“Coming into 2018, I was most concerned with how our industry would deal with non-standard finance offerings,” Warner says. “This started in the technology sector and is slowly moving into other markets that are technology- and usage-driven like health care and clean energy. The concerns here are the non-credit risks being taken by the finance provider and if they are properly understood. Mid-year, I am probably more concerned with Federal policy uncertainty. The volatility and disruption in Washington, talk of trade wars and the upcoming elections make it difficult to forecast impacts to our economy.”
A similar sentiment is running parallel to PNC’s work in the equipment finance space, even if optimism still reigns supreme.
“A growing concern is the proliferation of nontraditional financing sources entering the market as the result of forecasted growth both domestically and internationally,” Doherty says. “We remain optimistic about the economy and continually review trends that could negatively impact us in the future.”
Another concern looming prominently is the fluctuating interest rate environment. The Federal Reserve has already raised rates twice this year and there is reason to believe additional hikes are on the horizon.
“My greatest concern at the beginning of the year was how the industry would react in an increasing rate environment and how long it would take before market rates would catch up,” Jones says. “Despite ongoing Fed increases, there has been little movement in market rates, so it remains a concern.”
What seemed critical in January can change as the year progresses, which was the case for Perry, who was originally concerned about the reaction to tax reform and is now focused on other potential turbulence.
“Today, [my] primary concern is we [will] start to chase yield and lose fundamental disciplines that begin to impede on portfolio integrity,” Perry says.
Challenges and concerns are nothing new — they will always exist in one form or another. It is up to the banks and their leadership to ensure progress is made.
“There remains a tremendous opportunity to assist clients with structures that maximize the new tax code,” Perry says. “I think this will continue to spur measurable growth for those institutions that can take advantage of being a true consultant.”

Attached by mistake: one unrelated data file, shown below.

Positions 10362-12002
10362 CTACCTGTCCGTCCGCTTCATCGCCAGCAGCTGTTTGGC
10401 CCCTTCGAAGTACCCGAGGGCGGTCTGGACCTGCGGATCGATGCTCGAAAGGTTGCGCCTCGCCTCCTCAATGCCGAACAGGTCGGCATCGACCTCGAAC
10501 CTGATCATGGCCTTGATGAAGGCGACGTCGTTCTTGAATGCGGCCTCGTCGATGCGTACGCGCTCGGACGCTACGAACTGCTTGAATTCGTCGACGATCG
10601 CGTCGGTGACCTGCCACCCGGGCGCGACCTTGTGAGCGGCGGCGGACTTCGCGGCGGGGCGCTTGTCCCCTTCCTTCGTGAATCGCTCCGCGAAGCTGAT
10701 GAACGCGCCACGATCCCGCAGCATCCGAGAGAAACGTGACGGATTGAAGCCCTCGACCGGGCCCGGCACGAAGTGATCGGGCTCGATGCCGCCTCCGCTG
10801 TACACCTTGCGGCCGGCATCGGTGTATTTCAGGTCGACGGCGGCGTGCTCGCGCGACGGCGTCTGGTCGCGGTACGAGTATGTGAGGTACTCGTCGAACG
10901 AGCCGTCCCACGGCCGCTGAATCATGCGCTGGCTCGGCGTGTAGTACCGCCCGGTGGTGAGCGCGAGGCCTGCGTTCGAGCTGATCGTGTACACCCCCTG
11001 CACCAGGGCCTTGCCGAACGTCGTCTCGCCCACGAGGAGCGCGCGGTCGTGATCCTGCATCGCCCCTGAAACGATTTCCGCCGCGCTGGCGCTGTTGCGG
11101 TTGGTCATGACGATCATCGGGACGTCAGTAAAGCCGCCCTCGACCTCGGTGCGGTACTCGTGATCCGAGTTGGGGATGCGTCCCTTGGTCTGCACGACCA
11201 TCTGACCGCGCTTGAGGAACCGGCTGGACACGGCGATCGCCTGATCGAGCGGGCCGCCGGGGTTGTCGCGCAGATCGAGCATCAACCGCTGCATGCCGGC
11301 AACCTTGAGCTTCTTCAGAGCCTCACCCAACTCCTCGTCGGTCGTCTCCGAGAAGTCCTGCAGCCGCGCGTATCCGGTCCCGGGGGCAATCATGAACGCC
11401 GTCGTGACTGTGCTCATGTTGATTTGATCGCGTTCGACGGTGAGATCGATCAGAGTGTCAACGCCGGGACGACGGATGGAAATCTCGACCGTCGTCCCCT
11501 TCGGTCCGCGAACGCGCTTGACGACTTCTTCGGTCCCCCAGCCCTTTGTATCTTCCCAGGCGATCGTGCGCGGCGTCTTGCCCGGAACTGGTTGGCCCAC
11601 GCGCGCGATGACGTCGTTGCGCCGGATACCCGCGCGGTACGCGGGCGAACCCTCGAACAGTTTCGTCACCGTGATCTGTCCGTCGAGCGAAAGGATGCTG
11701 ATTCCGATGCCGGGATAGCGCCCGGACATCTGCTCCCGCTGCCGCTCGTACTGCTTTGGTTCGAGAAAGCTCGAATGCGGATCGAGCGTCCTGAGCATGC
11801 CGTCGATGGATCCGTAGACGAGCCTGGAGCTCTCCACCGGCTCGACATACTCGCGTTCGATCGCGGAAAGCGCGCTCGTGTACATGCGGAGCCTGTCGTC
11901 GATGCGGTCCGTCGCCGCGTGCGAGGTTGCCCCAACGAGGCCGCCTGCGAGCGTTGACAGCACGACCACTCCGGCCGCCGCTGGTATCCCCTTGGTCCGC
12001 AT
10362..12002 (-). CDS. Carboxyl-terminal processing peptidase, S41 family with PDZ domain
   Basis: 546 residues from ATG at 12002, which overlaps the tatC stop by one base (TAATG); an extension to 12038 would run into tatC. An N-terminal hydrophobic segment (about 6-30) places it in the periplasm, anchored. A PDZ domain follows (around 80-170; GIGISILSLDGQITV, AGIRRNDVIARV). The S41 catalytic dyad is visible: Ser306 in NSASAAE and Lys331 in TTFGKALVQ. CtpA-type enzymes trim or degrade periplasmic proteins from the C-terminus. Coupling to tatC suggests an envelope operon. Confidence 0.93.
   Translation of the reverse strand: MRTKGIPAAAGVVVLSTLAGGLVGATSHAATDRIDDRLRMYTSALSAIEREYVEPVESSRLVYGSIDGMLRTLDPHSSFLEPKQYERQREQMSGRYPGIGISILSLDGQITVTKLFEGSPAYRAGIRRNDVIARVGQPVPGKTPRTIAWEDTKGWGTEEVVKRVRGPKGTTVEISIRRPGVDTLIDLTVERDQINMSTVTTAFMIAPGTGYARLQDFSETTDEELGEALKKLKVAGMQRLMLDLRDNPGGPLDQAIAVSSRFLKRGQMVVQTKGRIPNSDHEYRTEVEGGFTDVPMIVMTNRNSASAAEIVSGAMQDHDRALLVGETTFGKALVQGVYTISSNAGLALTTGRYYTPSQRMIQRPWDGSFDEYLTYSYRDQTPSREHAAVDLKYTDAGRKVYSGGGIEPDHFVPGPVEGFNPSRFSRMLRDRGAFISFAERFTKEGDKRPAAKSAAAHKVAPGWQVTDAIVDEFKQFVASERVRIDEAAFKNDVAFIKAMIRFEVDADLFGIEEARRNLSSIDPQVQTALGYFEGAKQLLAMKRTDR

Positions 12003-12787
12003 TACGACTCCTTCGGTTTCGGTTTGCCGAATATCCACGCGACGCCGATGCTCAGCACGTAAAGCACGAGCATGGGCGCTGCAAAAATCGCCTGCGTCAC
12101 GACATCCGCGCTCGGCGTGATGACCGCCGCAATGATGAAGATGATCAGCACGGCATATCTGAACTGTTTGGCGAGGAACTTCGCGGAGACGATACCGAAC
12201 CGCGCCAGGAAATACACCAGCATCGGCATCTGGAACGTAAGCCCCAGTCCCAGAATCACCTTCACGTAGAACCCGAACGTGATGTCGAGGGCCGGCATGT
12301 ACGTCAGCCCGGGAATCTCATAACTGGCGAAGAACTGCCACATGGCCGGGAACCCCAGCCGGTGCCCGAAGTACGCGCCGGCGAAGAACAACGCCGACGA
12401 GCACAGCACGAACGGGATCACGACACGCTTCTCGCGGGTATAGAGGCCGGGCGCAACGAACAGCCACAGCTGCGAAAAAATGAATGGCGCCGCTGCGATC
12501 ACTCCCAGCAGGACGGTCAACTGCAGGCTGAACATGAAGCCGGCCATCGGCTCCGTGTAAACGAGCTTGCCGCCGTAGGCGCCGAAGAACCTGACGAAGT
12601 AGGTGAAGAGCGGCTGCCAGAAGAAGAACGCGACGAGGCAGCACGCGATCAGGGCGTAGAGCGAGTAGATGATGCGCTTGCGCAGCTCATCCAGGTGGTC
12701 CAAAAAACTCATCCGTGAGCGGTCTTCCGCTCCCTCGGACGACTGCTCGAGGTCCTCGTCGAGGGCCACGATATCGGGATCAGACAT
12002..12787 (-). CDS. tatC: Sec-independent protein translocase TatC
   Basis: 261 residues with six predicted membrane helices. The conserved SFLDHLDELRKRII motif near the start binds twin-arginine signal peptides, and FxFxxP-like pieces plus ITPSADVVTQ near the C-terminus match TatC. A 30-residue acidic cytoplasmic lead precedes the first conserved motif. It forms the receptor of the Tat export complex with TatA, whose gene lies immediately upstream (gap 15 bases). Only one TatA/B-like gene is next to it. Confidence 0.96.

“After record growth last year and on top of tax reform, we expect our bank segment will grow at a more modest rate in 2018,” Warner says. “We are carefully watching the markets with a correlation to oil and gas as well as commodities. Additionally, we are reviewing potential impacts from looming trade tariffs.”
“Relationship lending has always been a key part of our business strategy, delivering an exceptional client experience with a dedicated team of individuals focused on differentiating our ideas and offerings for our clients,” Doherty says. “PNC continues to expand across the U.S. and equipment finance is a key product that we deliver to our customers. With the strong economy and new markets we are fully present to offer equipment finance and leasing solutions to this growing client and prospect base.”
“When I talk with my peers, we are all seeing the same thing: modest asset growth, consistent portfolio performance and continual margin compression,” Jones says.
While outsourcing is often more associated with call centers in the common imagination, a surprising number of equipment lessors also use third-party service providers to augment their financing business. Ron Meyer from Linedata recently had the opportunity to speak to equipment finance professionals about how and why they outsource, examining the way this could influence the future of the industry.